Packaging and Labeling Critical for Emergency Response
The H1N1 influenza virus did spread throughout the United States, but the good news is that other things spread, too, and fast. In response to the first cases of H1N1 in the United States, the Centers for Disease Control (CDC) dispersed supplies from the Strategic National Stockpile (SNS) to affected states. Antiviral medications and related supplies arrived within 12 hours of shipment.
One silent partner in the distribution was Upp Technology (Downers Grove, IL). The logistics software and services company sent six IRMS emergency management support teams to assist various client states with receipt and distribution of the CDC shipments.
In 2008, Reuters reported that the District of Columbia had selected Upp Technology’s IRMS Emergency Management System (irmsEM) as well as the IRMS Mobile Emergency Response System (Go-Kit) for mobile SNS inventory management. IRMS was to track drugs, vaccines, supplies, and assets; the Go-Kit was for SNS supply management and control in the field.
In this year’s H1N1 outbreak, 25% of the stockpile was dispensed in what are called “federal assets,” which are essentially large quantities of personal protective equipment and antivirals, says Carl Brewer, president of Upp Technology. Upp’s irmsEM software helped state employees receive, categorize, and distribute CDC shipments, some of which were as large as 300 pallet loads of inventory. “Each state had to receive and divide or apportion this inventory immediately in order to respond to the situation,” explains Brewer. “When dealing with a critical event, one element you never have enough of is time.”
First, CDC shipment contents must be received, examined, and verified. Says Brewer: “States have to be able to identify what supplies actually did show up and accurately identify the specific lot numbers and expiration dates of the critical supplies before moving them downstream in a statewide distribution.”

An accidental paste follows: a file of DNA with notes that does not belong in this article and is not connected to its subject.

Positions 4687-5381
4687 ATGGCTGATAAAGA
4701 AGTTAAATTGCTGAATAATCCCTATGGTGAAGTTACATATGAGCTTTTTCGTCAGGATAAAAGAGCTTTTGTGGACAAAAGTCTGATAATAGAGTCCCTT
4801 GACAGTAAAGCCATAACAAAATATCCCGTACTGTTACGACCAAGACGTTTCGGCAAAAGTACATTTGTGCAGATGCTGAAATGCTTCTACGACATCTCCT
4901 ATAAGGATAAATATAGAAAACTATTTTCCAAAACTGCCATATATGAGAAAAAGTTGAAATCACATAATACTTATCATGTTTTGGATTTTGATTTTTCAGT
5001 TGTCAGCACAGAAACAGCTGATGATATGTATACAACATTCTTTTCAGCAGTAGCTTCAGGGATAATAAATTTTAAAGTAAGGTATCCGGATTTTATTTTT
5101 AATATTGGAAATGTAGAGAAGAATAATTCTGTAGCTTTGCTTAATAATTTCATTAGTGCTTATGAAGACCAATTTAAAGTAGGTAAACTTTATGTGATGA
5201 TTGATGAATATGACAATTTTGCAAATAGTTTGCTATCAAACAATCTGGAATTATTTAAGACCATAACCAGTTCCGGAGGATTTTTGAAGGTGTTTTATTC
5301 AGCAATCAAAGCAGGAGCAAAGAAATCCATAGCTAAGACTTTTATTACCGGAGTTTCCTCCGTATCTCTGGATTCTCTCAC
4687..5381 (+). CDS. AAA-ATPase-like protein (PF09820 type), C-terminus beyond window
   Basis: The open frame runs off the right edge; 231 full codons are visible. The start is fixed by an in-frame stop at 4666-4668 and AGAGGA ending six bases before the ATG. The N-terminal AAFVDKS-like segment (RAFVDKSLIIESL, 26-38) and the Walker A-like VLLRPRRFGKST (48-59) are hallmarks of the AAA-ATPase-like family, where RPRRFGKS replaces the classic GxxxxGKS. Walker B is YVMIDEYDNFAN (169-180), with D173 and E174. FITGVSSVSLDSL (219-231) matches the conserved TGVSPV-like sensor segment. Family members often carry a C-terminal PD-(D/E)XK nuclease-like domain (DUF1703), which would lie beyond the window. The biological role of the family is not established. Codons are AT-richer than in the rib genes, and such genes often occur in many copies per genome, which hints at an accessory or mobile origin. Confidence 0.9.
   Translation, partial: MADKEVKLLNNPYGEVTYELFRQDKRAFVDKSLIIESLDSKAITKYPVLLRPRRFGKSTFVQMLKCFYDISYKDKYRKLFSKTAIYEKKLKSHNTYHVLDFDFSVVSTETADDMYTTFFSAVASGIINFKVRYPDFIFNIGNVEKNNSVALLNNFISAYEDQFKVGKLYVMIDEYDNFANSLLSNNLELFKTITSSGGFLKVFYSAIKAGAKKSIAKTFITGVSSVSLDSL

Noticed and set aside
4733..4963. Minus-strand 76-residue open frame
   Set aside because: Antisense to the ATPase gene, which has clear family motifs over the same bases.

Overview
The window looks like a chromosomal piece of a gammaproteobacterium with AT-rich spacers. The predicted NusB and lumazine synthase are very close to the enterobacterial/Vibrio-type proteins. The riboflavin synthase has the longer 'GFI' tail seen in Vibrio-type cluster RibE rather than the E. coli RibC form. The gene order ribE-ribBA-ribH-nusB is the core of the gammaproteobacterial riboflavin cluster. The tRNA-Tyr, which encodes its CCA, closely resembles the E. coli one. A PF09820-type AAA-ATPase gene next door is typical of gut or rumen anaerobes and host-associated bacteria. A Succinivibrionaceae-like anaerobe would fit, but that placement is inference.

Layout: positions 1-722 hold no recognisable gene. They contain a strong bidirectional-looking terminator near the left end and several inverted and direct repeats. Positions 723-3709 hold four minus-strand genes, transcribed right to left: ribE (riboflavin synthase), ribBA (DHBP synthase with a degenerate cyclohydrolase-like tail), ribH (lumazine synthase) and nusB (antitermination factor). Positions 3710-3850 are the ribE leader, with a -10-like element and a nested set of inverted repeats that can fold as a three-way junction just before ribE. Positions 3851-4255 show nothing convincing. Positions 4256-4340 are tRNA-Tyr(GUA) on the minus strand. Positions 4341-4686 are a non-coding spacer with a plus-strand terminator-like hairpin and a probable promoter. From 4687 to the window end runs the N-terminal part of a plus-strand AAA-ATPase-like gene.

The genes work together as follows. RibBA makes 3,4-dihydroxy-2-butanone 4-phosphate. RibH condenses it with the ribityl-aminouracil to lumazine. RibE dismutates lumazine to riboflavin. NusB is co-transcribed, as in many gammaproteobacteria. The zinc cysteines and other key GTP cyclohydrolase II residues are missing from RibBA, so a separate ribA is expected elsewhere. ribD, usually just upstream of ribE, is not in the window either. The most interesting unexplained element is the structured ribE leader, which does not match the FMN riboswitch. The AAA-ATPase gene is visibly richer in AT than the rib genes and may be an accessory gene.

All of this verification has to take place on the fly, in the field. Upp’s mobile platform employs inventory allocation wizards that are preconfigured to understand CBRNE (Chemical, Biological, Radiological, Nuclear and Explosives) events, at the line-item level. “We brought supply-chain logic to the field, enabling the state to manage the girth of an SNS deployment or simply set up a flu clinic,” says Brewer.
In the H1N1 scenario, Upp’s irmsEM solution enabled states to produce “pick lists” for deployment and distribution to specific locations. Because only the supplies inside the case were bar coded, state employees had to spend additional setup time to prelocate each item prior to picking to ensure there were no distribution errors. For the few items that did provide case-level bar codes, simple scans allowed for quicker distribution.
In addition to its IRMS warehouse management suite, Upp has added additional systems that bring tracking to healthcare reimbursement and other practices. A Clinical Management solution allows tracking and identification to link to Medicare/Medicaid reimbursement, for instance. Additional modules allow recordkeeping for tracking purchases and quantities by funding sources, such as programs covered under STD control funding or other public-health programs.
An Emergency Management Suite allows first responders to manage crowds of patients. In the field, patients can be registered, triaged, and treated. Using HL7 protocols, electronic data can be gathered and recorded for feeding into public health systems. These suites weren't widely used in response to the H1N1 outbreak, but many states were in position to utilize them. “Many of our clients are now reviewing what happened and what they could have done better,” says Brewer.
For instance, unit packaging may help reduce “exposure,” adds Brewer. “A gaylord of 50,000 tablets in bulk becomes a candidate for mistakes. Distributors have to maintain control of that bulk and ensure that lots aren’t comingled. One client of ours doesn’t want this sort of vulnerability, so the firm is tracking down to the pill.” ■